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Long IslandColumnistsDan Janison

Trump-Clinton: How leading or trailing can feed on itself

Republican presidential candidate Donald Trump addresses the Faith

Republican presidential candidate Donald Trump addresses the Faith and Freedom Coalition's Road to Majority Conference in Washington, June 10, 2016. Photo Credit: AP

It might strike a normal citizen as maniacal for candidates Hillary Clinton and Donald Trump to push so hard this early to display momentum in their campaigns.

After all, their parties have yet to nominate them. And poll numbers always fluctuate before November. So it may appear excessive to be sweating them now.

But method lurks behind the madness. Once a one-on-one race commences, the appearance of winning tends to beget winning.

Exhibit A: The latest fundraising appeal, emailed Tuesday by Clinton campaign manager Robby Mook, tells supporters: “As much as I hate to use this term, there’s a sense that we have some momentum at our backs. But momentum is a funny thing.”

Mook goes on to warn the faithful that if “all analysts and political reporters” see Trump “has begun to close the gap with us” after the next big filings, Trump’s staff changes will have looked helpful “and give new energy to all his supporters.”

The Trump camp, meanwhile, is widely reported to be working to squelch the prospect of a revolt at the Republican convention in Cleveland.

Anti-Trump forces in the GOP are likeliest to gain momentum in their unlikely quest if more partisans believe he can’t beat Clinton.

That’s one reason Trump and backers will hype polls when he’s showing strength, but reflexively claim the polls are rigged if they show him fading.

New NBC News/SurveyMonkey Weekly Election Tracking Poll results, released Tuesday, showed Clinton ahead by 8 points.

Ronald Reagan’s failed 1976 effort to oust Gerald Ford as the GOP nominee, and Edward Kennedy’s failed 1980 insurgency against Democrat Jimmy Carter came with Ford and Carter trailing by much bigger margins in the polls.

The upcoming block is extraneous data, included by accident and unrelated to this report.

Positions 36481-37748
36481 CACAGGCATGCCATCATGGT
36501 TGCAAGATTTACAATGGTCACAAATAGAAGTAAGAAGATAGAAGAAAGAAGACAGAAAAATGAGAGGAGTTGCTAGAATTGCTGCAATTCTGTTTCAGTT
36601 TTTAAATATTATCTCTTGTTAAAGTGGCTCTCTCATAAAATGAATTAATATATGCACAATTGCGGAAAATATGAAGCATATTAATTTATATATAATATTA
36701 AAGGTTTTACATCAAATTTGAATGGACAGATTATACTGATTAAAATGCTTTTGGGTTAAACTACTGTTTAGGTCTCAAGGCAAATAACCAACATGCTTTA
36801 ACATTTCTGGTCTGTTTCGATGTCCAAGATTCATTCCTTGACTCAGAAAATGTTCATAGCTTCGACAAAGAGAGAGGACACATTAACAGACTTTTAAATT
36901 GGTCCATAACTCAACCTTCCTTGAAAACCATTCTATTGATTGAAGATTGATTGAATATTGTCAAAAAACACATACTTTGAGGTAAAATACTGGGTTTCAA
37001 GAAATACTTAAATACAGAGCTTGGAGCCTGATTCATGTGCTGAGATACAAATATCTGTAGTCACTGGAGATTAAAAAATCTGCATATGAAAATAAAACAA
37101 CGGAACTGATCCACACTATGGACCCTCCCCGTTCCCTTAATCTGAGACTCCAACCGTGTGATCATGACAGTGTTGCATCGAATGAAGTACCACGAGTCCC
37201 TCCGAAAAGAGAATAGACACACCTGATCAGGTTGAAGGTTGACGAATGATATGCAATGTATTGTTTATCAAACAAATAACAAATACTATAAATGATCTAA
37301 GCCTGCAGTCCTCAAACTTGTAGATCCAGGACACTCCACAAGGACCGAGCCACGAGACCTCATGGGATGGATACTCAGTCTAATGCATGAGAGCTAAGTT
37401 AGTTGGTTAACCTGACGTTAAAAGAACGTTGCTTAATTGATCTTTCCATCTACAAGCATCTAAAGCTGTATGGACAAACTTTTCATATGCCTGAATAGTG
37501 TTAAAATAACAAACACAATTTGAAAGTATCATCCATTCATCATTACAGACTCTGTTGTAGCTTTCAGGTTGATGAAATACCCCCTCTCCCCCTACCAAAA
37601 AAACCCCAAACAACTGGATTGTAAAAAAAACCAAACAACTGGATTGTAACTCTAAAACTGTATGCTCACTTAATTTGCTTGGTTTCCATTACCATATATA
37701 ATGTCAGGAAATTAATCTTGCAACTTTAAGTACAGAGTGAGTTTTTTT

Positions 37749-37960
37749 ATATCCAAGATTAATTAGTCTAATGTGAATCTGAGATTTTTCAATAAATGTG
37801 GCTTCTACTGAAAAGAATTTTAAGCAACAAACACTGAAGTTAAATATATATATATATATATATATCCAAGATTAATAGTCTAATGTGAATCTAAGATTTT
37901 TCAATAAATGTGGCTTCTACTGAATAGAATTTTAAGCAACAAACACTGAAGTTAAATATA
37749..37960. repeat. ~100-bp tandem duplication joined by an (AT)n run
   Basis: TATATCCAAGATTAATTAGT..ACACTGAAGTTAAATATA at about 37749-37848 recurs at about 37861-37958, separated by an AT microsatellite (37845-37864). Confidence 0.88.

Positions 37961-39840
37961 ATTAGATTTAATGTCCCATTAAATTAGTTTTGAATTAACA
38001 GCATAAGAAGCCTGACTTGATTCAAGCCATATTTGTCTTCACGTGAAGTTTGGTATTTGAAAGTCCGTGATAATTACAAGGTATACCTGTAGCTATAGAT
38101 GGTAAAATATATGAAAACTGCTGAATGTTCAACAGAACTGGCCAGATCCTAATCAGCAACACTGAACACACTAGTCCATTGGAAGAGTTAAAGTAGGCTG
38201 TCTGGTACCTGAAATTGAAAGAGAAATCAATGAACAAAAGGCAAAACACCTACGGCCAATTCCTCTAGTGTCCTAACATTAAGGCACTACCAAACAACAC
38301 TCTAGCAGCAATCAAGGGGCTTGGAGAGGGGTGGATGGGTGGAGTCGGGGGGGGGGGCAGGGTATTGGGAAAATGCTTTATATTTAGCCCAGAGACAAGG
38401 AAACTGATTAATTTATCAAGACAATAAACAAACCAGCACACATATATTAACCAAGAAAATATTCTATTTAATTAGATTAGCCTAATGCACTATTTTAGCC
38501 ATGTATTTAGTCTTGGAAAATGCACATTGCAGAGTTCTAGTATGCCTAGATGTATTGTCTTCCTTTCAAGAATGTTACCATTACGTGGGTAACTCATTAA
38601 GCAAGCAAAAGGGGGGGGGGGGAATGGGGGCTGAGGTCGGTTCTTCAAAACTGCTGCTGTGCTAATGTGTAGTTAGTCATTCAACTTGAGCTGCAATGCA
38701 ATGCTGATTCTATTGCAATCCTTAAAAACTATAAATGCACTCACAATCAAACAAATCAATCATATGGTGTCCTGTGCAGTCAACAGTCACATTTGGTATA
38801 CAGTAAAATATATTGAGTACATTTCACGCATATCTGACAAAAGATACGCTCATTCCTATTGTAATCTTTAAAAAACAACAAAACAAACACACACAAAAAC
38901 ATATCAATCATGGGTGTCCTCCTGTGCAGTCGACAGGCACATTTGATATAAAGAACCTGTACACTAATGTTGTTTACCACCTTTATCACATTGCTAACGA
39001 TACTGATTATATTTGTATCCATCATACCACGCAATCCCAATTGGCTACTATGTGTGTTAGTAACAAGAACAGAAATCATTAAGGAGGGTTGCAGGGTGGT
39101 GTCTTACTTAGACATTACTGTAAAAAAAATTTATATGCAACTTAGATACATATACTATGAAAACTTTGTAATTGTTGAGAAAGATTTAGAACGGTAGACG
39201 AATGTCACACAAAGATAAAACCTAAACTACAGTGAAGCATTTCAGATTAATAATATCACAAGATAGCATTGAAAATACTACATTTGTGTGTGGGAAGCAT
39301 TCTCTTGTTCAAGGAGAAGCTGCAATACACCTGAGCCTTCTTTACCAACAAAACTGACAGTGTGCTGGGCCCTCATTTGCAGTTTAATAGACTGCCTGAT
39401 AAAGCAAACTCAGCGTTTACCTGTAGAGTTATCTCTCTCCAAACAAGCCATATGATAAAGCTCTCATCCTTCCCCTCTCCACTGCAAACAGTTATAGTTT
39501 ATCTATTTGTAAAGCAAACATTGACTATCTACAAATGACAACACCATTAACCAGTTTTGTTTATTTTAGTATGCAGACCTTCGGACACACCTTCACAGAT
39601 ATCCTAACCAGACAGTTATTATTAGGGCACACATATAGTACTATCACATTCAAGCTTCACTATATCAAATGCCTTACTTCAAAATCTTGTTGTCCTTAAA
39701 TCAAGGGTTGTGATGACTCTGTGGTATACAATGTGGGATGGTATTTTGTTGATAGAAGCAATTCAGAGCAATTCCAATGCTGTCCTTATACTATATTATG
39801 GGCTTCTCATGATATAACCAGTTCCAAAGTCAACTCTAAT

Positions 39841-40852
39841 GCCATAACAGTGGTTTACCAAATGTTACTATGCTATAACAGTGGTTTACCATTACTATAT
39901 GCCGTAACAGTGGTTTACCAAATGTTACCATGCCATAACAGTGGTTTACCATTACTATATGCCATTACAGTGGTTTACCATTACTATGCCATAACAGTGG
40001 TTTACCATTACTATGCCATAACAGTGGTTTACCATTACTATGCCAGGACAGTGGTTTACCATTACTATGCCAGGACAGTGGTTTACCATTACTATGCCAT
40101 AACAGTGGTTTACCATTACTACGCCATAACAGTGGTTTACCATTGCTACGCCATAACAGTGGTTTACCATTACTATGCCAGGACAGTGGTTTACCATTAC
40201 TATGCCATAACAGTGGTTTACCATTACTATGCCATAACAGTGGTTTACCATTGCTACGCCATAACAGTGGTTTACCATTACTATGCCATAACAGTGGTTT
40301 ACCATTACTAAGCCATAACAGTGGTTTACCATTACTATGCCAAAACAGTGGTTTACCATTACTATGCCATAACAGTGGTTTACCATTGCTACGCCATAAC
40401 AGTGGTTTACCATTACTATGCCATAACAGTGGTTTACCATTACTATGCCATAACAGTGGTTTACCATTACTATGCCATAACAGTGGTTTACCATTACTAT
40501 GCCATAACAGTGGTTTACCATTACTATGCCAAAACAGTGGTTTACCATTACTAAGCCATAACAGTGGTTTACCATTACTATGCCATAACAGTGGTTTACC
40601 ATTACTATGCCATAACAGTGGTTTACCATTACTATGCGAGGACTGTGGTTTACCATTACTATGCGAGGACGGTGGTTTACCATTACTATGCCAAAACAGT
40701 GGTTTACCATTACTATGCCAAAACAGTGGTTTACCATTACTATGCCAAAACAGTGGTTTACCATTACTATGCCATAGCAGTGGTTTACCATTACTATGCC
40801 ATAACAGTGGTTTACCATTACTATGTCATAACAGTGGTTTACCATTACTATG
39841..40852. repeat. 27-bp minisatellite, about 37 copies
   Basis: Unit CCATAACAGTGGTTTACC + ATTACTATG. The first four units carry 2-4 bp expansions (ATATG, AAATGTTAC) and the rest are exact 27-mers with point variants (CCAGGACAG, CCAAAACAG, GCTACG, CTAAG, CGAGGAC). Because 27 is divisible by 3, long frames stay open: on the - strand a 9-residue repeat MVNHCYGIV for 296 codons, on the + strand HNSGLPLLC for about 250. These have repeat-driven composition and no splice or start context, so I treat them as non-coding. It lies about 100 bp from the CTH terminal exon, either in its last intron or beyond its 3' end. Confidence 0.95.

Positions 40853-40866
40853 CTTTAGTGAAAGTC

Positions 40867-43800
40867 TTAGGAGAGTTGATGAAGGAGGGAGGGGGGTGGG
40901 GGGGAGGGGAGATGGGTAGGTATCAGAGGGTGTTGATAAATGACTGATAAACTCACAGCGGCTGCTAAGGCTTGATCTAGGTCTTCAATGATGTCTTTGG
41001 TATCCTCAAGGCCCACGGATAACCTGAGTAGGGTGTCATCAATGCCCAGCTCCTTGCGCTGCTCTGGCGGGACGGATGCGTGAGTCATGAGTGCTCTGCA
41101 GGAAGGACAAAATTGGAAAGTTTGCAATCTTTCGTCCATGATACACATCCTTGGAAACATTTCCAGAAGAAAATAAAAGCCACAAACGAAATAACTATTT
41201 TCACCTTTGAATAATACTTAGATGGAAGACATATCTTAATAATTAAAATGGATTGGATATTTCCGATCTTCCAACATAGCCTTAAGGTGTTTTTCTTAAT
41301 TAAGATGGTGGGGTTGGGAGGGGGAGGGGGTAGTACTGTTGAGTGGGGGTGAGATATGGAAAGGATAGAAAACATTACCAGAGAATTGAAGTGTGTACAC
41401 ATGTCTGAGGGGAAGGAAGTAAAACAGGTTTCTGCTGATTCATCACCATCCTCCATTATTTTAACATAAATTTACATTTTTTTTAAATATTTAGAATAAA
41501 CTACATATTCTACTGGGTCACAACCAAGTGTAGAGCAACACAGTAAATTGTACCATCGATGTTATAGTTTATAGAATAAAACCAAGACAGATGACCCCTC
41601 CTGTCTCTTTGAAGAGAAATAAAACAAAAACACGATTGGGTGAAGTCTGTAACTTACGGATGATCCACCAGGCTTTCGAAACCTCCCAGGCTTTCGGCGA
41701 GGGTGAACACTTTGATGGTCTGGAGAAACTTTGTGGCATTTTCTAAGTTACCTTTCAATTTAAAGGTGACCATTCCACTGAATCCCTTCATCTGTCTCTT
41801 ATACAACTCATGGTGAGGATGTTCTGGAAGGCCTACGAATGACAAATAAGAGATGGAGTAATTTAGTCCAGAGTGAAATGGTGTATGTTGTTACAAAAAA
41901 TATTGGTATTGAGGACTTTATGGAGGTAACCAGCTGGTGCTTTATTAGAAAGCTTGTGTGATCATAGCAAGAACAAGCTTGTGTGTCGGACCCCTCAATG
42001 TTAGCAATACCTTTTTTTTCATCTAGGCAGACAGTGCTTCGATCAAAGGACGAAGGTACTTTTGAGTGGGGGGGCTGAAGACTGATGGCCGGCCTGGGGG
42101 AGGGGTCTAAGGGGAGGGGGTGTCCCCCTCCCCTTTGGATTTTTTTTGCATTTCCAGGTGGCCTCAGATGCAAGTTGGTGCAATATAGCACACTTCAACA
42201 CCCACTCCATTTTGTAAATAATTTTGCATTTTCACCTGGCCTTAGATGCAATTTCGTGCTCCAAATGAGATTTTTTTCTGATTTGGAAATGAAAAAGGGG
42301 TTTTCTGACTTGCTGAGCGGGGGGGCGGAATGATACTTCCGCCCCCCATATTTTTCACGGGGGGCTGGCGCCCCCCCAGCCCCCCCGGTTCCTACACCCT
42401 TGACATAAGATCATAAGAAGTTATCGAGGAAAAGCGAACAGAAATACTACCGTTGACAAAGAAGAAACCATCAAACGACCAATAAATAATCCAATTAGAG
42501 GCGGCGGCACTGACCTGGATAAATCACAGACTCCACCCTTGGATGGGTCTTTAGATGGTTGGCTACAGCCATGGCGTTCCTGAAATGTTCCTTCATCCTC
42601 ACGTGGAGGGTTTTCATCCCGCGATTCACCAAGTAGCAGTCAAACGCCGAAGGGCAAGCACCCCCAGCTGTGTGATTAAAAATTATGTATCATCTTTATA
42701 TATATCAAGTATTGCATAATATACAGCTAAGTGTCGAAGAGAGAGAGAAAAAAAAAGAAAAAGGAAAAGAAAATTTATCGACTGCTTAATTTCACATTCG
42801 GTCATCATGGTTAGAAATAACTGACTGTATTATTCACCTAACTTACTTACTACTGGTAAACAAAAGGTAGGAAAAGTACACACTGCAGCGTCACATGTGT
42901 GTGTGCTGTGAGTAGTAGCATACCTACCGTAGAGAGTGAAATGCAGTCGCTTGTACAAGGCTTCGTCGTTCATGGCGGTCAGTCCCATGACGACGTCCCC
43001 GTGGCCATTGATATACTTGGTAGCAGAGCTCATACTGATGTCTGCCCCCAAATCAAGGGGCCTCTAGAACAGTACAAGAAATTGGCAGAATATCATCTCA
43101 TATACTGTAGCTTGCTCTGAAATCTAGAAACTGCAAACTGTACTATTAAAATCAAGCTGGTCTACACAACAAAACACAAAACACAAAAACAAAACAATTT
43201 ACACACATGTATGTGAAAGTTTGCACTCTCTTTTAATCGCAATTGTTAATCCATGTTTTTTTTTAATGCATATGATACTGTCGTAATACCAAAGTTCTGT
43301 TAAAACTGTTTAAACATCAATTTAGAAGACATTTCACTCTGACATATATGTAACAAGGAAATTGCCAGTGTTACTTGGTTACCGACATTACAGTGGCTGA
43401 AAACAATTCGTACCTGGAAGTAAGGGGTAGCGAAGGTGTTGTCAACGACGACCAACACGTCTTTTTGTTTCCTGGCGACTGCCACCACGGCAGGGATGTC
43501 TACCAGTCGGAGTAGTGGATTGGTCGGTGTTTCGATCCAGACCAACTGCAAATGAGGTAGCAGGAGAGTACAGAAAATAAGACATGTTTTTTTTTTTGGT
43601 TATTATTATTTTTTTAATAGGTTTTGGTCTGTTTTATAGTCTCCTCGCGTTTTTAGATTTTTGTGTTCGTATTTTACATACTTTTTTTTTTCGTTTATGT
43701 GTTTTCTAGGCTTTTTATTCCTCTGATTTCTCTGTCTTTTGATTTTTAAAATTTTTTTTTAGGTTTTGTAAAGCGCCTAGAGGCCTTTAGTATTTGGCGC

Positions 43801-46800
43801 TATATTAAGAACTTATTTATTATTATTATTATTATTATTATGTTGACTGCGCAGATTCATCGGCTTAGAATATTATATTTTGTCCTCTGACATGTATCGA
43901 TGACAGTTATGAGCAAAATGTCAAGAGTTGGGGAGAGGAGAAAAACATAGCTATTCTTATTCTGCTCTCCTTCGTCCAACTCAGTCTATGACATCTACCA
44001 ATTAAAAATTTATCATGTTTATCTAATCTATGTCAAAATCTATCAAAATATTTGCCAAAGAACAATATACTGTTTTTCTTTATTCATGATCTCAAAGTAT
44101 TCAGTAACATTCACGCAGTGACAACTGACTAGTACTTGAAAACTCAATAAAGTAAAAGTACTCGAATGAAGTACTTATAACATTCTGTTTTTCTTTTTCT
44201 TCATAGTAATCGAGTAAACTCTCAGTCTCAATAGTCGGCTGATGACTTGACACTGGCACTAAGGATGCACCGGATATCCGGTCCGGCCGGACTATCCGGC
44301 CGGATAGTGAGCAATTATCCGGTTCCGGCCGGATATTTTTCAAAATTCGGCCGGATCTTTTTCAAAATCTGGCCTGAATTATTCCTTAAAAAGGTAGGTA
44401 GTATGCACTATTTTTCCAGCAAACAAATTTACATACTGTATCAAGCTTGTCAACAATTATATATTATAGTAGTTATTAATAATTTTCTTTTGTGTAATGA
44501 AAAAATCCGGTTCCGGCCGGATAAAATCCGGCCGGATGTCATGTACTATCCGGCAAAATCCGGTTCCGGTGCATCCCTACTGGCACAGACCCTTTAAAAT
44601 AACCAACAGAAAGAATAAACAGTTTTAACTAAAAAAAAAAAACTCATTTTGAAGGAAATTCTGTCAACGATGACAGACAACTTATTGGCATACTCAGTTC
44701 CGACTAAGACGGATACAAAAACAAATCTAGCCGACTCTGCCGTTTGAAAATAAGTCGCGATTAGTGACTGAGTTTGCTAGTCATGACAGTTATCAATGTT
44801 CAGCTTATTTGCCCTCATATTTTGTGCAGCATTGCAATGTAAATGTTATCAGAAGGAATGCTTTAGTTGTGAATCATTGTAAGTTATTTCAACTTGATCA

So as Jon Ward of Yahoo! News suggests, Trump’s numbers would have to slip further for anti-Trumpers to create the kind of momentum those revolts had.

Neither of those insurgencies worked — although the targeted nominees-to-be did lose their elections.

For Trump, the release of an 800-page House report on the 2012 terrorist attack on an American embassy compound in Libya showed some promise early in the day for chipping away at Clinton.

But the report did little to further spread the stain from this episode already imprinted on Clinton’s record as secretary of state. The GOP panel didn’t blame her specifically for the fatal mess. Still, it did say she and other administration officials didn’t do enough to address risks, and the report’s release did get news stations to again use video of the fires at Benghazi.

Both sides’ strategists clearly realize the reality of momentum.

Or, to put it in the negative: Weak poll numbers could breed weak fundraising, which could then make it harder for the trailing candidate to close the gap, prompting more downbeat news coverage and weaker fundraising. And so on.

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